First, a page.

It is actually an experience created by how consumers feel when they interact with your product or company.
Here are some of the things a brand is not.1. A brand isn’t just a logo, although often branding efforts focus on creating the perfect logo or slogan.
2. A brand isn’t merely a greeting when customers call into customer service, it’s how customers feel after the call has ended.
3. A brand is not just an email sent out to the target audience, but the value and purpose of that message or what happens after time someone interacts with it.
4. A brand is not an advertising campaign, although it can be used as part of building a strong brand identity.
5. A brand is not even about the products produced by the company – although those products may represent the company and its values.
Instead, a brand is about creating an emotional connection between customers and your business or product.
It’s about understanding who you are and showing that clearly through design and messaging in ways that make people care about what you do.A brand is not just a logo, a product, or a website. It is an experience. Click To Tweet
What is a brand story?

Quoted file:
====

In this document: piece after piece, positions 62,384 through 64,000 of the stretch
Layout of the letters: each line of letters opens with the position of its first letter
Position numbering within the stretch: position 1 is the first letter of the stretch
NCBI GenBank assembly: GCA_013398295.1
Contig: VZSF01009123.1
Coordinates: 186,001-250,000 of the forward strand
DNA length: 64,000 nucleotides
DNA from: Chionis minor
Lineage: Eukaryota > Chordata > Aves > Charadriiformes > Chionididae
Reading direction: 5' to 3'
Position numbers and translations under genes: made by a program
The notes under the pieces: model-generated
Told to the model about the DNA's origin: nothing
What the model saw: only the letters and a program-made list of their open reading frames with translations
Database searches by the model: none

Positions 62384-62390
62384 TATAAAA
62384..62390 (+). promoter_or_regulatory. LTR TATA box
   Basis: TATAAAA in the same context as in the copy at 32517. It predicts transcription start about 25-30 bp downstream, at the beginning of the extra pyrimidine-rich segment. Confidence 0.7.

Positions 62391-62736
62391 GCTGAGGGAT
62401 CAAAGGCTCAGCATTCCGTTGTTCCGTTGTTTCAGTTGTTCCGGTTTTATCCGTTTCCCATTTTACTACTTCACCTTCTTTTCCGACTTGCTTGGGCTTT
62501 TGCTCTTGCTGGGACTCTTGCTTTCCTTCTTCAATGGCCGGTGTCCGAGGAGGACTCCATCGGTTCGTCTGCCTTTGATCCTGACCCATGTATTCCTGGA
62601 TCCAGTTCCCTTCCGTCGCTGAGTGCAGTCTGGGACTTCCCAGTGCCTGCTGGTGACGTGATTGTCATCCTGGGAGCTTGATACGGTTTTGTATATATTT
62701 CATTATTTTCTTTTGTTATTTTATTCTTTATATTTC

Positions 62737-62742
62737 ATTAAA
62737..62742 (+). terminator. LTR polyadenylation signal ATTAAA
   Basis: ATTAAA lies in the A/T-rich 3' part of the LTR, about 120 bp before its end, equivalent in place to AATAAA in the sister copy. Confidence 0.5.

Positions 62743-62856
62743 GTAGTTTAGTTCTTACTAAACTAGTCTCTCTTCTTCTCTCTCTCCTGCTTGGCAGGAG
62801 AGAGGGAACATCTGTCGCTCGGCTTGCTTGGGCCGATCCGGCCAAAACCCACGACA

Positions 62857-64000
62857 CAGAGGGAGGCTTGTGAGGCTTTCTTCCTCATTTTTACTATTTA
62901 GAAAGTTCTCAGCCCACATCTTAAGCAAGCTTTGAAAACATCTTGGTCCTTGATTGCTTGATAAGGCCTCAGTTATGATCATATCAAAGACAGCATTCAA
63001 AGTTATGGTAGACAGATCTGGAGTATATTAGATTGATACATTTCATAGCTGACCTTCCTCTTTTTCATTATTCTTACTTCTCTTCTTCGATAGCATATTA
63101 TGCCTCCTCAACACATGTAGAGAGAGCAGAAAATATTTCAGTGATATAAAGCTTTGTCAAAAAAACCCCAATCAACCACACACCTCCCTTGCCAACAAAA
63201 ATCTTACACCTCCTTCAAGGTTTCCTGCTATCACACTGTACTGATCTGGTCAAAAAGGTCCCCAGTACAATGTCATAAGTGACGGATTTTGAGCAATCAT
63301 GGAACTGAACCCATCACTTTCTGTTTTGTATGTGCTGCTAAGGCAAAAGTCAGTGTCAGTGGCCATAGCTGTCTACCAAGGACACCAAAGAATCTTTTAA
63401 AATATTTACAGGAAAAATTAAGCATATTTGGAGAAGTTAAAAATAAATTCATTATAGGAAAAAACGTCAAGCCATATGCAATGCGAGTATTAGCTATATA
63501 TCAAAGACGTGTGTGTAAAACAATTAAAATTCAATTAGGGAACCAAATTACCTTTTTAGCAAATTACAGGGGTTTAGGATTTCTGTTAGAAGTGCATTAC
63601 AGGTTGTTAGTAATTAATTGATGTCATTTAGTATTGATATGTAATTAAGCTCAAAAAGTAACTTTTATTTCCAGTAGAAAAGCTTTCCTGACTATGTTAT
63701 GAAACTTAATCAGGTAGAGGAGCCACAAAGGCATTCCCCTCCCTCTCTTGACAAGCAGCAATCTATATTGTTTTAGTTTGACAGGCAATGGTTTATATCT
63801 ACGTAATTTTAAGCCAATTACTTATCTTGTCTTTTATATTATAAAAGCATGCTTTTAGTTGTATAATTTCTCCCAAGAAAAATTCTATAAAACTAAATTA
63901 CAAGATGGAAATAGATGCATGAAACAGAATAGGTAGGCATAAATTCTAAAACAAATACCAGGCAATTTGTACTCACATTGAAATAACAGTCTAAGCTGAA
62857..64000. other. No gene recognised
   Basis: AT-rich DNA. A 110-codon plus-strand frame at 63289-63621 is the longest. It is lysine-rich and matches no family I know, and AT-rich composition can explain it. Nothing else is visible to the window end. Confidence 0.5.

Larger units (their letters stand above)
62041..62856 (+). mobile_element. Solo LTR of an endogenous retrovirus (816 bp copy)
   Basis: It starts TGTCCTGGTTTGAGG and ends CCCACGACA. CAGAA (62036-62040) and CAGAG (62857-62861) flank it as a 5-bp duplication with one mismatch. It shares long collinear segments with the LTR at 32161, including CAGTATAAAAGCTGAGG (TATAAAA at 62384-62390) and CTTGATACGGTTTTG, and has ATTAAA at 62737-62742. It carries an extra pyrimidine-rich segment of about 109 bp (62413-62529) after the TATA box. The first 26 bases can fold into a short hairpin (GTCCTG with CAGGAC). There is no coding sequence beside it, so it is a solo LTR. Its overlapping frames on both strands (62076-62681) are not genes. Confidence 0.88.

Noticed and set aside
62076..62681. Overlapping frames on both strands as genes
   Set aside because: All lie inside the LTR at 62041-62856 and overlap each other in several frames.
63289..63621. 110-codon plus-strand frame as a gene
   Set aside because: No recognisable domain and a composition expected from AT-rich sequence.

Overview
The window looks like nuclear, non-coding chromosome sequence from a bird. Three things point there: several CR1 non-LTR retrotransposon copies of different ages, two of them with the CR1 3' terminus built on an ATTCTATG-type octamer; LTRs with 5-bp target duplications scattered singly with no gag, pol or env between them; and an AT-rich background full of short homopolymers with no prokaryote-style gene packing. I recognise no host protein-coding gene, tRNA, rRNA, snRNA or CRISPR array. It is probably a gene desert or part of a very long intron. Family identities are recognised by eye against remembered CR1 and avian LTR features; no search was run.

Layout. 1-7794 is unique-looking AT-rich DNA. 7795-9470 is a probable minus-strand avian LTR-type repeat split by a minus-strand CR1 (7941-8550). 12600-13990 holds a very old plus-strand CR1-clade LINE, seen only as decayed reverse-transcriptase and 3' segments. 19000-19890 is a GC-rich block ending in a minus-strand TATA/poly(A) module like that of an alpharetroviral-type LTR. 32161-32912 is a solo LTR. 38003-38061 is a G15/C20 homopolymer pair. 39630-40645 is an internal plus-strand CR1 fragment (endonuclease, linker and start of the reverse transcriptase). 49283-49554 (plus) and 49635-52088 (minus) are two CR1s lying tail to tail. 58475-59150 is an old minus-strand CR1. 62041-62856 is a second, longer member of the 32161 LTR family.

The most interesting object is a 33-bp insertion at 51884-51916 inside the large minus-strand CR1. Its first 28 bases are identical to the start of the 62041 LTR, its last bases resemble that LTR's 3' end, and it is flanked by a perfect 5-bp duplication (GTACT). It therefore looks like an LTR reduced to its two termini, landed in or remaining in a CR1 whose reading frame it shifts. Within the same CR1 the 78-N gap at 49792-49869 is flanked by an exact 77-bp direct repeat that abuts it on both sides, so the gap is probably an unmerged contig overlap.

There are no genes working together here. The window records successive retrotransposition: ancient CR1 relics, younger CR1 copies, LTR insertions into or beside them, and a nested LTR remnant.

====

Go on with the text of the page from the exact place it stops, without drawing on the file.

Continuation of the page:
A brand story is the core essence of a brand, expressed through simple brand narratives and design, that evoke emotional reactions in the target audience and helps them to connect to the brand.
The ’emotion’ part is very important because people don’t always buy the lowest-priced item or make their decisions solely on logic. People buy based on how they feel about a brand.
That feeling could be anything from familiarity, trust, or even personal relationships (like you know someone who works there).
Your brand story includes factors like your origin, experience, mission, product, pricing, quality, purpose, values, location, recommendations, and the experience your audience has interacting with you and buying from you.Your brand story is an authentic snapshot of who you are, how you intend to help your target audience, what makes you different, and all the reasons and ways that your audience can build a connection to you. Click To Tweet
Every brand has a story, even yours. But you may not even be conscious of what your brand story is.
This guide will help you identify and craft your brand story, so you can get the most out of your brand to drive your business growth.
Why do you need a brand story?
A brand story can benefit your business immensely, especially by helping customers and potential customers to relate to your business, which leads to greater loyalty and trust.